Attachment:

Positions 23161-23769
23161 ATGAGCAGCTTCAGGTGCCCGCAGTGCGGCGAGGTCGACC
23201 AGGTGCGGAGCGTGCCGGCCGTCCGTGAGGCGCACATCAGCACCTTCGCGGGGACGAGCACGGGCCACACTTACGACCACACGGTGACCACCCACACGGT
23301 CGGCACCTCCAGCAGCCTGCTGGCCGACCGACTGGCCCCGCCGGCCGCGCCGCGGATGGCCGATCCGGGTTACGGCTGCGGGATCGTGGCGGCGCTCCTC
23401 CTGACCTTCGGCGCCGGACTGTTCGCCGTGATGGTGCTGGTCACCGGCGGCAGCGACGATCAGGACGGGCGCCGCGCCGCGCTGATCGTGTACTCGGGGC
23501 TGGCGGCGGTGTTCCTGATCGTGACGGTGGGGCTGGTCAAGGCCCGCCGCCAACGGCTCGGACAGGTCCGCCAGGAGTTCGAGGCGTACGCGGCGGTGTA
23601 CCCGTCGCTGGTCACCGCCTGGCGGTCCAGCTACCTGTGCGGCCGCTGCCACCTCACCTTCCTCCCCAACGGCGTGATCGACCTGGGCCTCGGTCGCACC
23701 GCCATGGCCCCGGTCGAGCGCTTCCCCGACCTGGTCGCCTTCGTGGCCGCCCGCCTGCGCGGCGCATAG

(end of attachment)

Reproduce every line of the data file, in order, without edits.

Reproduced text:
Positions 23161-23769
23161 ATGAGCAGCTTCAGGTGCCCGCAGTGCGGCGAGGTCGACC
23201 AGGTGCGGAGCGTGCCGGCCGTCCGTGAGGCGCACATCAGCACCTTCGCGGGGACGAGCACGGGCCACACTTACGACCACACGGTGACCACCCACACGGT
23301 CGGCACCTCCAGCAGCCTGCTGGCCGACCGACTGGCCCCGCCGGCCGCGCCGCGGATGGCCGATCCGGGTTACGGCTGCGGGATCGTGGCGGCGCTCCTC
23401 CTGACCTTCGGCGCCGGACTGTTCGCCGTGATGGTGCTGGTCACCGGCGGCAGCGACGATCAGGACGGGCGCCGCGCCGCGCTGATCGTGTACTCGGGGC
23501 TGGCGGCGGTGTTCCTGATCGTGACGGTGGGGCTGGTCAAGGCCCGCCGCCAACGGCTCGGACAGGTCCGCCAGGAGTTCGAGGCGTACGCGGCGGTGTA
23601 CCCGTCGCTGGTCACCGCCTGGCGGTCCAGCTACCTGTGCGGCCGCTGCCACCTCACCTTCCTCCCCAACGGCGTGATCGACCTGGGCCTCGGTCGCACC
23701 GCCATGGCCCCGGTCGAGCGCTTCCCCGACCTGGTCGCCTTCGTGGCCGCCCGCCTGCGCGGCGCATAG